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RS in his youth with Pope John Paul II

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January 29, 2021 (LifeSiteNews) — The official cause of death for a Polish Catholic patient at the heart of a right-to-life dispute in England is not what you think: While the patient, known to the English-speaking world as “RS,” died almost two weeks after his clinically assisted nutrition and hydration (CANH) were removed for the last time, one of his sisters revealed that the official reasons for his death are pneumonia, oxygen deprivation, and a heart attack.

“We received peculiar information from the hospital about the reasons from our brother’s death,” tweeted RS’s sister, using the penname “Agata.” A court order forbids the publication of RS’s family’s names.

Agata then published in Polish what the hospital had told her and her family.

“We have received communications from the family of RS touching on matters related to his death. We write, therefore, to present our current view of the case,” the hospital allegedly wrote.

“The medical cause of death will be recorded as: 1a bronchopneumonia; 1b hypoxia (oxygen deprivation) of the brain; 1c myocardial infarction (heart attack),” it continued. “The death was investigated by the medical examiner, who has no concerns.”

RS’s sister also published the hospital’s response to the family’s request for an autopsy.

“The family requested a post-mortem. They did not give any reasons for this request. However, the (NHS) Trust and the medical examiner considered whether the post-mortem is required and gave their opinion that there were no grounds for carrying out an autopsy, because there are no concerns regarding the medical cause of death.”

Agata objected to no mention being made of the circumstances in which her brother’s life, which doctors said could last longer than five years, if he continued to receive CANH.

“He died from a heart attack that he had on November 6, and so his being starved for almost two weeks, without water and stuffed with midazolam (a sedative), didn’t cause his death,” she wrote sarcastically. “Unfortunately, my brother will be cremated tomorrow (January 29), and we won’t be able to prove anything.”

The University Hospitals Plymouth National Health Service Trust published a statement yesterday offering condolences to the family and asserting that the medical personnel involved in the case had “acted with compassion and professionalism throughout.”

“… (W)e would like to acknowledge that and thank them for their care,” the unnamed spokesperson added.

RS, a middle-aged family man, suffered a heart attack and sustained serious brain damage on November 6. By December, his hospital doctors wished to discontinue the comatose man’s basic care, as they believed that he had only a small chance of progressing to even a minimally conscious state, and might live five years or more in that state.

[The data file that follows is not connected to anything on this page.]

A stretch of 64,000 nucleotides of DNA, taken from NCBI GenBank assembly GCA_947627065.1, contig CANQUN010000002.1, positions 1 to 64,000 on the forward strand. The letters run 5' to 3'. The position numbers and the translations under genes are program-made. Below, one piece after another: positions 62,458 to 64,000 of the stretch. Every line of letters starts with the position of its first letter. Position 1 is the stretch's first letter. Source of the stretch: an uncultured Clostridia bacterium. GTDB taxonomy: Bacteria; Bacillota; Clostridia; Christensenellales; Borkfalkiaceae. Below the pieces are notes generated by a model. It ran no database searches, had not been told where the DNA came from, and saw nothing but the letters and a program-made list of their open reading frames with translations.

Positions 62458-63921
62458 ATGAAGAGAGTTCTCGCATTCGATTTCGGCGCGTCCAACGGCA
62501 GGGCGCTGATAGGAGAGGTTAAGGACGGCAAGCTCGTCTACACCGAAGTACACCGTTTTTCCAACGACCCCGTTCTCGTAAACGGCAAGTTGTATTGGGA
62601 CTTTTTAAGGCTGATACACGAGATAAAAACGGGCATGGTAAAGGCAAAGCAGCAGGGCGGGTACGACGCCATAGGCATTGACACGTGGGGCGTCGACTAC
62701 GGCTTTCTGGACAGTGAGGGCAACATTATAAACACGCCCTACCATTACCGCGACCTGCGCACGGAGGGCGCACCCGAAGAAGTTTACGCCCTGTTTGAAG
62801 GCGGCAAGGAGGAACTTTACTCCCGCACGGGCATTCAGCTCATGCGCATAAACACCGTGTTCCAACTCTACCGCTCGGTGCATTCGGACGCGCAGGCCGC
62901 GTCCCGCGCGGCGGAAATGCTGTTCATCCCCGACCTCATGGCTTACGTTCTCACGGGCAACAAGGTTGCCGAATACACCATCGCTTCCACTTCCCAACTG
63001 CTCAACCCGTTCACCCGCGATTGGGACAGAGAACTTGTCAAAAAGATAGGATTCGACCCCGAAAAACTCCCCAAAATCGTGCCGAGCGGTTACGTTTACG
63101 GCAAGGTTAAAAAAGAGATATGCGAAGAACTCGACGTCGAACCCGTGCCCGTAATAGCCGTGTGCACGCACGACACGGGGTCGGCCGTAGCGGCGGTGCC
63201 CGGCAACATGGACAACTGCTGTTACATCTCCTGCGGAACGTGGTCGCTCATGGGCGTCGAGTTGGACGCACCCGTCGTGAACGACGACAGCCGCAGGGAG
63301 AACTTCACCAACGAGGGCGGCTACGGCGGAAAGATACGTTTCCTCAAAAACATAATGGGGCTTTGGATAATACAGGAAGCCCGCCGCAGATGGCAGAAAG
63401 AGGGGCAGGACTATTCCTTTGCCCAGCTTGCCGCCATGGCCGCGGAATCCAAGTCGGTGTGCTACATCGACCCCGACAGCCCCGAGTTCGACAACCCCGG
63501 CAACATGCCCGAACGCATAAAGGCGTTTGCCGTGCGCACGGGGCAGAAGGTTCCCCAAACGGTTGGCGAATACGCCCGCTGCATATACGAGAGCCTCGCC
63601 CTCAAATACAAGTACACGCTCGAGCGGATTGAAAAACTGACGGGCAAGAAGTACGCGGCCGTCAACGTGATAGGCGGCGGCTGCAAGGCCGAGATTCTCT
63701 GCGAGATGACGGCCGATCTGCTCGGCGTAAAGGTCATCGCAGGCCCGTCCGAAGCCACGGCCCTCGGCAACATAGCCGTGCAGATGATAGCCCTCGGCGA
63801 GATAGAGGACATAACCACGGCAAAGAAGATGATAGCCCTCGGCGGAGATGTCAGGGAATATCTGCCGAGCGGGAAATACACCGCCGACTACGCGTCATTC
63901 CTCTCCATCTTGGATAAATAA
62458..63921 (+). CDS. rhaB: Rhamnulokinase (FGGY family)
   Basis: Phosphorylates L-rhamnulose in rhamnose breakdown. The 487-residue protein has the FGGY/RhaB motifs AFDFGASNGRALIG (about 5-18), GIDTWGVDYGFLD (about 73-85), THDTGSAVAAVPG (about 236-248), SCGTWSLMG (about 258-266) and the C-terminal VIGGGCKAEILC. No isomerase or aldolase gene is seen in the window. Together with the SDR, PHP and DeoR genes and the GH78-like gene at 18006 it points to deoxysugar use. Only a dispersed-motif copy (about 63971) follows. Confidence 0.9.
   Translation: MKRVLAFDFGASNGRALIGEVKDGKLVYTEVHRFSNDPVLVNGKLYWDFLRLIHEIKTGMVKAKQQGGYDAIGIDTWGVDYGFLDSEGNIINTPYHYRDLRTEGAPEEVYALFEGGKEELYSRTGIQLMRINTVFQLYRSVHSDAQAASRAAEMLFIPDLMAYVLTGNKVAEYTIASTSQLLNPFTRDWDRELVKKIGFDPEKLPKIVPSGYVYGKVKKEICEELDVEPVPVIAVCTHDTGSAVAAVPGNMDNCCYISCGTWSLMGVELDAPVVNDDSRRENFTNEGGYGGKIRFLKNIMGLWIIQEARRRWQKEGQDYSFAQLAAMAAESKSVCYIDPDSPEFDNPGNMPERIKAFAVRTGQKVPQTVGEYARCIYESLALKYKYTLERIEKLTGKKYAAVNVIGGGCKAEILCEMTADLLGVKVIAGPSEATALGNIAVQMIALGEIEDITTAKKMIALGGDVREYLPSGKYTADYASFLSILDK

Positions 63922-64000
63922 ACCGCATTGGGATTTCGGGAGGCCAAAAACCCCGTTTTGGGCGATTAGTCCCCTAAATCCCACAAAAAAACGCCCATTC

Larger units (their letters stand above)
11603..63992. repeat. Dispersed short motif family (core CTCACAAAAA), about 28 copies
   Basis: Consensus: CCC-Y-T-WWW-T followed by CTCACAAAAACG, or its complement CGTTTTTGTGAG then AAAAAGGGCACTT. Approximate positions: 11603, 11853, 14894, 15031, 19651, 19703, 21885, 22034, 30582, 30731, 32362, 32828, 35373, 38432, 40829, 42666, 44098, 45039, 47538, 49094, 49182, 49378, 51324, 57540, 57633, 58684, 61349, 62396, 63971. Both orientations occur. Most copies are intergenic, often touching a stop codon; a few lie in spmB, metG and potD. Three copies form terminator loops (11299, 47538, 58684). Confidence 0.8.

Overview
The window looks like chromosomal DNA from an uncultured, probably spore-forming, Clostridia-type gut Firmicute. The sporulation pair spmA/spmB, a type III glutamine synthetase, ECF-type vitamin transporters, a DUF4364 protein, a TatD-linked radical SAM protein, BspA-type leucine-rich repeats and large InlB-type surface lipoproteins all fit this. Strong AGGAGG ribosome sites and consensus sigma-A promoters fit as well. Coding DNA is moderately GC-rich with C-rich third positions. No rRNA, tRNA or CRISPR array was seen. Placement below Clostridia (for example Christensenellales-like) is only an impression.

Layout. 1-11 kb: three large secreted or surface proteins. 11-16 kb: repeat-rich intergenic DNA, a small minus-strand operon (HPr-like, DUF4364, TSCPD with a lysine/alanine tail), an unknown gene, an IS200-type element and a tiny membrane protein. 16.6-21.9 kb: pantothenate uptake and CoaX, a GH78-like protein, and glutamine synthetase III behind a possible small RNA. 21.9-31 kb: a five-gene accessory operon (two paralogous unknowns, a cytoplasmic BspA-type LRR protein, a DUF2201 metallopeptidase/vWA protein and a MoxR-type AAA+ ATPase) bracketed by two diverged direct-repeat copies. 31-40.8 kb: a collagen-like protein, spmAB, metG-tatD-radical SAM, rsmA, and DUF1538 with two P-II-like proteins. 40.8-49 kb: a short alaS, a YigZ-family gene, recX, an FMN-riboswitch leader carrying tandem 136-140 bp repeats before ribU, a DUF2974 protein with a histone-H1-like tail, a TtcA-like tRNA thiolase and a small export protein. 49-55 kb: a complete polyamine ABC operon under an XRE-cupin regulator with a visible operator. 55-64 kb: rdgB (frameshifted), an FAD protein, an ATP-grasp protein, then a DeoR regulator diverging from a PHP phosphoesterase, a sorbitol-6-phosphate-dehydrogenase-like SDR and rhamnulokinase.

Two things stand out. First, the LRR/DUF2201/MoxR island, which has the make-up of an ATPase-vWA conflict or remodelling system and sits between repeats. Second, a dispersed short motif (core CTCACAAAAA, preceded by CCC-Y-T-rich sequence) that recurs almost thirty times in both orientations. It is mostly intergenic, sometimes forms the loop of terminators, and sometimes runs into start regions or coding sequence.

RS’s wife sided with the doctors, but his birth family, including his mother, two sisters, and niece, did not. RS’s wife stated that her husband would not want to be a burden on his family and that he would not want his children to see him in his disabled condition. RS’s birth family, however, argued that he was a church-going Catholic with strong pro-life views, opposed to abortion — including of disabled children — and euthanasia, and had objected to court decisions shortening the life of infant Alfie Evans. They believed, therefore, that he would not want to die from the removal of CANH.

On December 15, 2020, Justice Cohen of the Court of Protection decided both that the removal of CANH was in RS’s best interests and that his wife of 17 years must have known his wishes better than his birth family did. However, RS’s mother, sisters, and niece attempted to appeal the decision in the British courts and, with the support of the Polish government, to find respite in the European Court of Human Rights (ECHR).

Although they managed on three occasions to have RS’s CANH returned, they were ultimately unsuccessful in persuading either the British courts or the ECHR to overturn Justice Cohen’s ruling.

The case became a cause celebre in Poland, and the Polish government announced that it was taking action in the case. When initial diplomatic approaches to Britain failed, the Polish government issued RS a diplomatic passport, ostensibly to take him out of the jurisdiction of the British courts.

A Warsaw court ruled that it was lawful to take him from England and restore his life-supporting treatment. A Polish clinic specializing in disabilities of consciousness had offered to treat him. However, after a flurry of activity on the part of the Polish government, there was a long delay in negotiations that proved fatal to RS. He died Tuesday, January 26.

Agata thanked the birth family’s many supporters that day.

“Unfortunately, my brother died,” she tweeted in Polish. “I wish to thank everyone warmly for your help, support, and prayers. God took him to Himself, but we remain to make this world a better place. Your energy, kindness, and love will linger forever. I thank you with all my heart.”

For more information about the RS case, please click here.

To assist Christian Legal Centre, the British charity that supported RS and his birth family, please click here.